All About Jazz needs your help and we have a deal. Pay $20 and we'll hide those six pesky Google ads that appear on every page, plus this box and the slideout box on the right for a full year! You'll also fund website expansion.
Koptor is the debut recording of Canadian-born, Copenhagen-based drummer Kevin Brow. Accompanied by a group of like-minded peers, including multi-reedist Rob Mosher, pianist Jacob Sacks and ubiquitous bassist Eivind Opsvik, Brow leads his quartet through a program of modern jazz originals that ripple with emotion.
Brow's nuanced writing expands in scope beyond conventional time signatures and traditional harmonies to embrace inside/outside sonorities and popular music conventions. His unadorned melodies, direct harmonies and fluctuating rhythms draw similarities to the populist writing of fellow band mates Eivind Opsvik and Jacob Sacks. Eschewing edgy post-modern aesthetics, these pieces explore a variety of subtle angles with an easygoing demeanor that avoids extremes in dynamics and genre in favor of a nuanced, highly focused approach.
The album's dozen tunes drift effortlessly from one to another, unfolding like an extended suite. Unified by an overriding melodic sensibility, the compositions veer from spry post bop ("Maske I Overmorgen" and "Outer Spokes Center Hole") and expansive tone poems ("How Does Water Flow" and "Jeg Gjorde Det I Forgars") to pointillist balladry ("Imaginary Lines"). Understated does not preclude passion however. "Underground" reveals a visceral side; the tune escalates from a bittersweet theme riding a languorous groove into a furious collective improvisation that climaxes with caterwauling frenzy.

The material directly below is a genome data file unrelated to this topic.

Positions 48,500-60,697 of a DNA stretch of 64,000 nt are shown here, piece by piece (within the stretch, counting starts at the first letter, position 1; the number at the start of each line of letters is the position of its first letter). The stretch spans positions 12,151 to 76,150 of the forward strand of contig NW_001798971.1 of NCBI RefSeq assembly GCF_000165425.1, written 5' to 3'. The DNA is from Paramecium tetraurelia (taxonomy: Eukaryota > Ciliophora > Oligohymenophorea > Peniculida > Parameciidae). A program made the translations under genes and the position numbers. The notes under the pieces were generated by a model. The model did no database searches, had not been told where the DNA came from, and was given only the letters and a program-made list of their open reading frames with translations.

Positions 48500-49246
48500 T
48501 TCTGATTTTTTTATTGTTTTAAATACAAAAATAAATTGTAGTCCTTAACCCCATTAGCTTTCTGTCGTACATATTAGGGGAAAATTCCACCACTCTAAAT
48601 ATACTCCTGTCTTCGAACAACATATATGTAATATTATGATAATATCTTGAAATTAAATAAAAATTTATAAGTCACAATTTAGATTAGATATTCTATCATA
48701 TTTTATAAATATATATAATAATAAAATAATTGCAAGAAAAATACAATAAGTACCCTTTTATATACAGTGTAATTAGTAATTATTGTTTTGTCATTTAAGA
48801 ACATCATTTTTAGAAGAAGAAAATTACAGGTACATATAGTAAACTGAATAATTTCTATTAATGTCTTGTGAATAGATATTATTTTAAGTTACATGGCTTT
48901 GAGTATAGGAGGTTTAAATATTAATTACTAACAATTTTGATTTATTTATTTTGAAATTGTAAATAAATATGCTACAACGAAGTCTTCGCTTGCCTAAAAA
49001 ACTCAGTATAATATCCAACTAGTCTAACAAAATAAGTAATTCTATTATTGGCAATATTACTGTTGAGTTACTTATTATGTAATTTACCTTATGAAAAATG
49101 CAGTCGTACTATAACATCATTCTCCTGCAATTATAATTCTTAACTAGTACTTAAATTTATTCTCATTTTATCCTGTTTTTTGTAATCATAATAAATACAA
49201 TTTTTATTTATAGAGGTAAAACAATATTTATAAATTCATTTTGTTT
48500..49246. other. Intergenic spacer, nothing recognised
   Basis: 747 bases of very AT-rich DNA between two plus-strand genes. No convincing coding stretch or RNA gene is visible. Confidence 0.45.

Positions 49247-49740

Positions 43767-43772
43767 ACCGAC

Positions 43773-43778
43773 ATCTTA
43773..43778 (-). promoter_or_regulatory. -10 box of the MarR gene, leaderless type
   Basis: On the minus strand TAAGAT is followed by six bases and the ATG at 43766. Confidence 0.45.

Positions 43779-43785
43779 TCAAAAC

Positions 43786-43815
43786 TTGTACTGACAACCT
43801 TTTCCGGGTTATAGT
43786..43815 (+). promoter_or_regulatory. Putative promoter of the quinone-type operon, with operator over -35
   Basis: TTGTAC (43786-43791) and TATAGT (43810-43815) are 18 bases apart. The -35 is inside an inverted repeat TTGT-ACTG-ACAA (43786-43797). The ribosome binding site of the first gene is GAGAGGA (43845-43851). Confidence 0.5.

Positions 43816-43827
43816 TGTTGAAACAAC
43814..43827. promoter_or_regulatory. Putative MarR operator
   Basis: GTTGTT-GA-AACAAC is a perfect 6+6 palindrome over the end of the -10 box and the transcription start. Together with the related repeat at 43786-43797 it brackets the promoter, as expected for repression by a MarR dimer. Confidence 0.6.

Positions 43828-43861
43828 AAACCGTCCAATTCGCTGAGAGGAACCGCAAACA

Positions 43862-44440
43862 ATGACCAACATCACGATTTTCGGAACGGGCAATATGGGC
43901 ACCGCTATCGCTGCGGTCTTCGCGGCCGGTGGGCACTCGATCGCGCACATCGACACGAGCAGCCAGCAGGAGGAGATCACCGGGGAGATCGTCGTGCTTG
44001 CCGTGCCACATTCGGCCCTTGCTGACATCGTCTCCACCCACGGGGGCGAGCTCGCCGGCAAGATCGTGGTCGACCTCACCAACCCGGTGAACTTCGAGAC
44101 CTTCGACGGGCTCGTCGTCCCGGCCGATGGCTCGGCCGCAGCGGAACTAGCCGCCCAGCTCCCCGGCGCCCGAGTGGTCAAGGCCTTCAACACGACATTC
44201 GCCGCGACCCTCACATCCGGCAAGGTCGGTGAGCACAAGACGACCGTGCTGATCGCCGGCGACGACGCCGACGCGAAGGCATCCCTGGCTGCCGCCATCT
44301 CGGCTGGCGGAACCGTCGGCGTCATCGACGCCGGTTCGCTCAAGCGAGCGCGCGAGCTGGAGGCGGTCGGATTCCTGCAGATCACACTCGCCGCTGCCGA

The session culminates in the three part "New Koptor" suite, which further reinforces the album's cohesive sensibility with an excursion into subtle melodic variations and unexpected detours in tempo. Mosher's plangent horn cadences and Sacks' spare piano flourishes glide over Opsvik's resonant bass pulses as the leader unveils an array of percolating rhythms informed by simmering funk accents and soulful rock backbeats.
An impressive debut from an up and coming artist, Koptor is deceptive in its simplicity as it reveals myriad layers during repeated listens.
Track Listing: Frograbbit; Maske I Overmorgen; How Does Water Flow; Outer Spokes Center Hole; Underground; Imaginary Lines; Black Bear; Jeg Gjorde Det I Forgars; First New Koptor; Second New Koptor; Third New Koptor; Kobs Mejkr.
Personnel: Kevin Brow: drums; Eivind Opsvik: bass; Jacob Sacks: piano; Rob Mosher: soprano saxophone, English horn.
I love jazz because anything is possible; it has few rules and the best jazz breaks those ones. I prefer free improv because it doesn't really have any rules at all.
I was first exposed to jazz in my teens (in the late sixties).
The first jazz record I bought was Filles de Kilimanjaro by Miles Davis, shortly followed by Extrapolation by John McLaughlin.
My advice to new listeners is to listen as widely as possible and not to make snap judgments--stick with it.